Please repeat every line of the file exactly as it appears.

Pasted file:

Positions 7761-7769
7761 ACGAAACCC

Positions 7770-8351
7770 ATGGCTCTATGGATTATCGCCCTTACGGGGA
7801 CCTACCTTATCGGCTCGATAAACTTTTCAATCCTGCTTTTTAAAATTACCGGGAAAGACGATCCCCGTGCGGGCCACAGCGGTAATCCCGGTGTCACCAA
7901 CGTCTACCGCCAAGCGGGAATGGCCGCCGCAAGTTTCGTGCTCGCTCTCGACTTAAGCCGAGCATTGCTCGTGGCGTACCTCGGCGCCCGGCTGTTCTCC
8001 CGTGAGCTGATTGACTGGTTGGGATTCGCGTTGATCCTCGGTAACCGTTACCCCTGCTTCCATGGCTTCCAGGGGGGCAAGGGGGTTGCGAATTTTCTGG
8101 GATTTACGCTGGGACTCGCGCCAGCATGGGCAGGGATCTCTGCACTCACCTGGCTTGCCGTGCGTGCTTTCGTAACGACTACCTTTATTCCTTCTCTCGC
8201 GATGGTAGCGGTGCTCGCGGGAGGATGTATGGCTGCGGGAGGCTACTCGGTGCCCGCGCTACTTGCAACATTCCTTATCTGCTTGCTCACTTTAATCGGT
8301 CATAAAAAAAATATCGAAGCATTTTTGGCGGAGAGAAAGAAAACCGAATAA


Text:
Positions 7761-7769
7761 ACGAAACCC

Positions 7770-8351
7770 ATGGCTCTATGGATTATCGCCCTTACGGGGA
7801 CCTACCTTATCGGCTCGATAAACTTTTCAATCCTGCTTTTTAAAATTACCGGGAAAGACGATCCCCGTGCGGGCCACAGCGGTAATCCCGGTGTCACCAA
7901 CGTCTACCGCCAAGCGGGAATGGCCGCCGCAAGTTTCGTGCTCGCTCTCGACTTAAGCCGAGCATTGCTCGTGGCGTACCTCGGCGCCCGGCTGTTCTCC
8001 CGTGAGCTGATTGACTGGTTGGGATTCGCGTTGATCCTCGGTAACCGTTACCCCTGCTTCCATGGCTTCCAGGGGGGCAAGGGGGTTGCGAATTTTCTGG
8101 GATTTACGCTGGGACTCGCGCCAGCATGGGCAGGGATCTCTGCACTCACCTGGCTTGCCGTGCGTGCTTTCGTAACGACTACCTTTATTCCTTCTCTCGC
8201 GATGGTAGCGGTGCTCGCGGGAGGATGTATGGCTGCGGGAGGCTACTCGGTGCCCGCGCTACTTGCAACATTCCTTATCTGCTTGCTCACTTTAATCGGT
8301 CATAAAAAAAATATCGAAGCATTTTTGGCGGAGAGAAAGAAAACCGAATAA